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Old 12-03-2014, 02:29 PM
Status: "Nobody's right if everybody's wrong" (set 22 days ago)
 
Location: New Albany, Indiana (Greater Louisville)
9,829 posts, read 21,132,956 times
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I never thought of this growing up but trees that you must pay to maintain are expensive. My sister owns a house with 7 large trees. Just a trim job on them that kicks the can down the road cost $2k. To remove problem trees is $3000 EACH. That's a lot of tacos lol

Europeans tend to be more frugal. Many hand dry clothes w/o a dryer, drive stick shift cars w/o air conditioning, etc.
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Old 12-03-2014, 02:32 PM
nei nei won $500 in our forum's Most Engaging Poster Contest - Thirteenth Edition (Jan-Feb 2015). 

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Location: Long Island / NYC
45,983 posts, read 41,929,314 times
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Quote:
Originally Posted by Neuling View Post
As I said before, often you won't really see trees from the streets as they are surrounded by building, like here for instance, also in Cordoba:
https://www.google.com/maps/place/C%...f1d2e8108456c3
There's not many trees in that view even behing buildings.
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Old 12-03-2014, 02:36 PM
 
Location: Portland, Oregon
46,053 posts, read 29,499,569 times
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Quote:
Originally Posted by Neuling View Post
Yes, Portland is a rather environmentally progressive city, and of course the climate supports the green spirit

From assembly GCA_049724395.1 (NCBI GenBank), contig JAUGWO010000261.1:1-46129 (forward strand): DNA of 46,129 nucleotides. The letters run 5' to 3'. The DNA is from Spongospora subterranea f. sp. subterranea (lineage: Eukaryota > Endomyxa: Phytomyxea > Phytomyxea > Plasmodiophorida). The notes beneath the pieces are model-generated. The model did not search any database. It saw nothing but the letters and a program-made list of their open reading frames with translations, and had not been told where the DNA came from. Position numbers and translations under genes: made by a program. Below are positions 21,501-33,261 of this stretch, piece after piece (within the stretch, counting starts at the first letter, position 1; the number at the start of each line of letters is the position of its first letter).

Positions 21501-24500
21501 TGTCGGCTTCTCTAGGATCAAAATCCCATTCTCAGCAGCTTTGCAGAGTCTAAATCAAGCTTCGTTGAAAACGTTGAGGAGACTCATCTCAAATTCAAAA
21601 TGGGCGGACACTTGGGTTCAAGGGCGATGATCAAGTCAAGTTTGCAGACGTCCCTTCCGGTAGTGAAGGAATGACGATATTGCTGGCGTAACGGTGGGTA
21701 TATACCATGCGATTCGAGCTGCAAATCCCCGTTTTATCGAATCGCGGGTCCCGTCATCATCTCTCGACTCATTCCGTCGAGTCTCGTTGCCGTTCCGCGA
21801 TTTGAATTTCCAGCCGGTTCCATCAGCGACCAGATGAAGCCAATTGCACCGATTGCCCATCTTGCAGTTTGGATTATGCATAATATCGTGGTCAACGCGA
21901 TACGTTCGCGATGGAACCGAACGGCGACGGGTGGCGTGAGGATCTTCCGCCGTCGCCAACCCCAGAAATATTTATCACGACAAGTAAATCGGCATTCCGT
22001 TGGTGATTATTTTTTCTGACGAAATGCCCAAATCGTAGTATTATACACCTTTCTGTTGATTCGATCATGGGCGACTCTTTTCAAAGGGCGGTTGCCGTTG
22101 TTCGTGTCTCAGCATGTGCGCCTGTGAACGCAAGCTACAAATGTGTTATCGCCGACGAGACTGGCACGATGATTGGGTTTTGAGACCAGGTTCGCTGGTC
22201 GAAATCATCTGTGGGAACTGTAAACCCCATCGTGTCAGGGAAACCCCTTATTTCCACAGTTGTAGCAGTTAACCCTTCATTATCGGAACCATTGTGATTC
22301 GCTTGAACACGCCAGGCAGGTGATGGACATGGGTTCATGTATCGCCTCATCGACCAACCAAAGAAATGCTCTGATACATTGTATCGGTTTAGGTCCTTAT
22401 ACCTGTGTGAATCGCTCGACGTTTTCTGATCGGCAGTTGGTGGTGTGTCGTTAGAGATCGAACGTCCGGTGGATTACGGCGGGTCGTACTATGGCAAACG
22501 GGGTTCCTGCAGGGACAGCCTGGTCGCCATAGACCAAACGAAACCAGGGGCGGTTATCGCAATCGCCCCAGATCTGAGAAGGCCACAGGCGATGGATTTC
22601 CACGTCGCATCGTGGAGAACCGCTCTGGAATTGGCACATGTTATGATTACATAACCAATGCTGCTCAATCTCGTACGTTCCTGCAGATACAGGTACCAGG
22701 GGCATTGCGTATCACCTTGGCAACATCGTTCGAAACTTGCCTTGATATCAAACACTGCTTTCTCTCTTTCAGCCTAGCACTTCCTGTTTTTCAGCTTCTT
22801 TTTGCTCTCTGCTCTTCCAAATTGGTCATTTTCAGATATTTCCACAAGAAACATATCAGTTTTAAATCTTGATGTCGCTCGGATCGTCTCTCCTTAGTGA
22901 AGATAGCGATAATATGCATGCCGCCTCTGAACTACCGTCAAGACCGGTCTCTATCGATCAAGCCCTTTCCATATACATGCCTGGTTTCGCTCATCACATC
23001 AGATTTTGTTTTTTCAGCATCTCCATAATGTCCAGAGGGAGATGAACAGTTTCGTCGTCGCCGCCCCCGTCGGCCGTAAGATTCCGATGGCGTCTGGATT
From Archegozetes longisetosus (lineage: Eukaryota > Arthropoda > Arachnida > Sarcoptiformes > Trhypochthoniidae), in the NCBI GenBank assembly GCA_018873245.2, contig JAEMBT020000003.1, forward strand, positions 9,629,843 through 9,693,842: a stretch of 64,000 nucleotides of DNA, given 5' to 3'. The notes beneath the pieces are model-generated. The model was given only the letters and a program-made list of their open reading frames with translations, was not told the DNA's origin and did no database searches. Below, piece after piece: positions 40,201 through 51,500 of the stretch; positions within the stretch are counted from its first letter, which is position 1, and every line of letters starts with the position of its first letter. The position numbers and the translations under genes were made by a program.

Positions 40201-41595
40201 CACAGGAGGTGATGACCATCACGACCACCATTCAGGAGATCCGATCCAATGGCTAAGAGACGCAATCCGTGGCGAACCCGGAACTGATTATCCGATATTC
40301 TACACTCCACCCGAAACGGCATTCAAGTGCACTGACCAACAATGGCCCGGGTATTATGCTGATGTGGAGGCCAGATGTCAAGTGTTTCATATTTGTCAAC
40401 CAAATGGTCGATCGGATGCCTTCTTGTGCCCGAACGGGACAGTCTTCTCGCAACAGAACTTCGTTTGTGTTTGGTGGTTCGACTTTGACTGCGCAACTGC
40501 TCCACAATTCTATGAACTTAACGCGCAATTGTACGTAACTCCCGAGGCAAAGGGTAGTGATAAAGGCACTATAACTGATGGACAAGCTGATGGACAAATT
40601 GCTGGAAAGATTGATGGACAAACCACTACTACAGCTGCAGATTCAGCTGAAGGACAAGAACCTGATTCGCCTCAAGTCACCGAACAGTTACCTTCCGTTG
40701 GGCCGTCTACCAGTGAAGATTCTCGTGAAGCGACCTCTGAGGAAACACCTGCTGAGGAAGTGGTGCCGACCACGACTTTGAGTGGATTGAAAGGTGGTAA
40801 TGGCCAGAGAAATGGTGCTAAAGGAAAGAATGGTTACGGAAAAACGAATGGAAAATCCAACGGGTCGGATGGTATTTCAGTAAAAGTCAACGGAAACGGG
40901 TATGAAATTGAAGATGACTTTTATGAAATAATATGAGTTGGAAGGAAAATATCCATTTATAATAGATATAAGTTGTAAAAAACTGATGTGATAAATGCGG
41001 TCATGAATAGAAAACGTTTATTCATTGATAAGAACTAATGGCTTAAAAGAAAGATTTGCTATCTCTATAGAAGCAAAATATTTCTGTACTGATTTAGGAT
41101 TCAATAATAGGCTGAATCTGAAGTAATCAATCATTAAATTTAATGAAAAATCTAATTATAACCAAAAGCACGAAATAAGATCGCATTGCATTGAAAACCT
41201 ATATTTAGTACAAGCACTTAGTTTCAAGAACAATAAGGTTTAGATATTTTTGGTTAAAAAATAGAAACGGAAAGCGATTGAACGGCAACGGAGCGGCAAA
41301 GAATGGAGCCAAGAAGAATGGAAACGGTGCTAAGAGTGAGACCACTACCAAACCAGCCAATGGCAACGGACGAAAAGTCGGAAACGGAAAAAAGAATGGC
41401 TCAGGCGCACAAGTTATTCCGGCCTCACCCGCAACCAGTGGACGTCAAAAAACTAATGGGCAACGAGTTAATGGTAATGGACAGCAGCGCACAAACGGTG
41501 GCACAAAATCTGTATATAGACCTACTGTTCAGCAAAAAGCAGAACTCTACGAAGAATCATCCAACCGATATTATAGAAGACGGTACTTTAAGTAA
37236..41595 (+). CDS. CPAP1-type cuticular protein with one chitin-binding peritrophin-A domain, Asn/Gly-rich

That is true, if the trees aren't green enough for you, then the moss growing on everything is.
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Old 12-03-2014, 02:41 PM
 
Location: West Coast of Europe
21,366 posts, read 19,297,224 times
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Quote:
Originally Posted by nei View Post
There's not many trees in that view even behing buildings.
I disagree. Plus, compare downtown Cordoba to downtown Pittsburgh:
https://www.google.com/maps/place/Pi...f915a15aa21b34

Nor is Cordoba dry desert or something like that, just see the huge suburbs north of the city.

https://www.google.com/maps/@37.9112...wurz3w6YEA!2e0
https://www.google.com/maps/@37.9145...2g2wqyJmJw!2e0
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Old 12-03-2014, 03:14 PM
nei nei won $500 in our forum's Most Engaging Poster Contest - Thirteenth Edition (Jan-Feb 2015). 

Over $104,000 in prizes has already been given out to active posters on our forum and additional contests are planned
 
Location: Long Island / NYC
45,983 posts, read 41,929,314 times
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Quote:
Originally Posted by Neuling View Post
I disagree. Plus, compare downtown Cordoba to downtown Pittsburgh:
https://www.google.com/maps/place/Pi...f915a15aa21b34
Well no, downtowns won't have much greenery. That's why I thought the criticisms of European city centers don't have much greenery sound odd. Why would you expec them to? But go out, and a lot of Cordoba blocks have no greenery within the residential areas. Here, for example:

https://maps.google.com/maps?ll=37.8...05659&t=h&z=18

A few street trees, nothing behind the buildings. You'd have to go to the edge of the city find something other than mostly building covered areas. Pittsburgh is very different as soon as you leave downtown. Compare the Cordoba view to Cologne:


https://maps.google.com/maps?ll=50.9...05659&t=h&z=18
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Old 12-03-2014, 03:27 PM
 
Location: West Coast of Europe